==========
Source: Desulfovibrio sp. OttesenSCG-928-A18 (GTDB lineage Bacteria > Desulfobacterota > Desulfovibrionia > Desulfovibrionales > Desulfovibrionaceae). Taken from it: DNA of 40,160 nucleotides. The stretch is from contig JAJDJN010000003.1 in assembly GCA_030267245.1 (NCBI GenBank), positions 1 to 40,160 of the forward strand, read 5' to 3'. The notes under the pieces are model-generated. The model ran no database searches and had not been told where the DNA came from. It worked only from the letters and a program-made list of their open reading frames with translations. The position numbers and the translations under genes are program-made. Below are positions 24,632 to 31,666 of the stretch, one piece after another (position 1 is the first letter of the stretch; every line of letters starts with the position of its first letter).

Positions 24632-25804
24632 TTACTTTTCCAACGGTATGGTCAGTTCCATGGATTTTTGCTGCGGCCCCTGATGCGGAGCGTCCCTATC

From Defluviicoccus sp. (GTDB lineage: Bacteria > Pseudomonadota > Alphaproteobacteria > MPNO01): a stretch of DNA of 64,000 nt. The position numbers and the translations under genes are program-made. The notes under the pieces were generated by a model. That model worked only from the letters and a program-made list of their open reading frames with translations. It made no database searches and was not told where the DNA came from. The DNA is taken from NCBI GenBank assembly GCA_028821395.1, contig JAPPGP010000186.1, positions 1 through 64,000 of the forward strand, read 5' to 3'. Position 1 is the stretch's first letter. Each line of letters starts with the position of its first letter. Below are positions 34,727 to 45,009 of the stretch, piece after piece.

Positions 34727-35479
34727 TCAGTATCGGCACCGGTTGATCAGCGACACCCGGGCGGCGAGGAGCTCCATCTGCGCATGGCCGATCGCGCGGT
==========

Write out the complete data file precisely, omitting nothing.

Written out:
Source: Desulfovibrio sp. OttesenSCG-928-A18 (GTDB lineage Bacteria > Desulfobacterota > Desulfovibrionia > Desulfovibrionales > Desulfovibrionaceae). Taken from it: DNA of 40,160 nucleotides. The stretch is from contig JAJDJN010000003.1 in assembly GCA_030267245.1 (NCBI GenBank), positions 1 to 40,160 of the forward strand, read 5' to 3'. The notes under the pieces are model-generated. The model ran no database searches and had not been told where the DNA came from. It worked only from the letters and a program-made list of their open reading frames with translations. The position numbers and the translations under genes are program-made. Below are positions 24,632 to 31,666 of the stretch, one piece after another (position 1 is the first letter of the stretch; every line of letters starts with the position of its first letter).

Positions 24632-25804
24632 TTACTTTTCCAACGGTATGGTCAGTTCCATGGATTTTTGCTGCGGCCCCTGATGCGGAGCGTCCCTATC

From Defluviicoccus sp. (GTDB lineage: Bacteria > Pseudomonadota > Alphaproteobacteria > MPNO01): a stretch of DNA of 64,000 nt. The position numbers and the translations under genes are program-made. The notes under the pieces were generated by a model. That model worked only from the letters and a program-made list of their open reading frames with translations. It made no database searches and was not told where the DNA came from. The DNA is taken from NCBI GenBank assembly GCA_028821395.1, contig JAPPGP010000186.1, positions 1 through 64,000 of the forward strand, read 5' to 3'. Position 1 is the stretch's first letter. Each line of letters starts with the position of its first letter. Below are positions 34,727 to 45,009 of the stretch, piece after piece.

Positions 34727-35479
34727 TCAGTATCGGCACCGGTTGATCAGCGACACCCGGGCGGCGAGGAGCTCCATCTGCGCATGGCCGATCGCGCGGT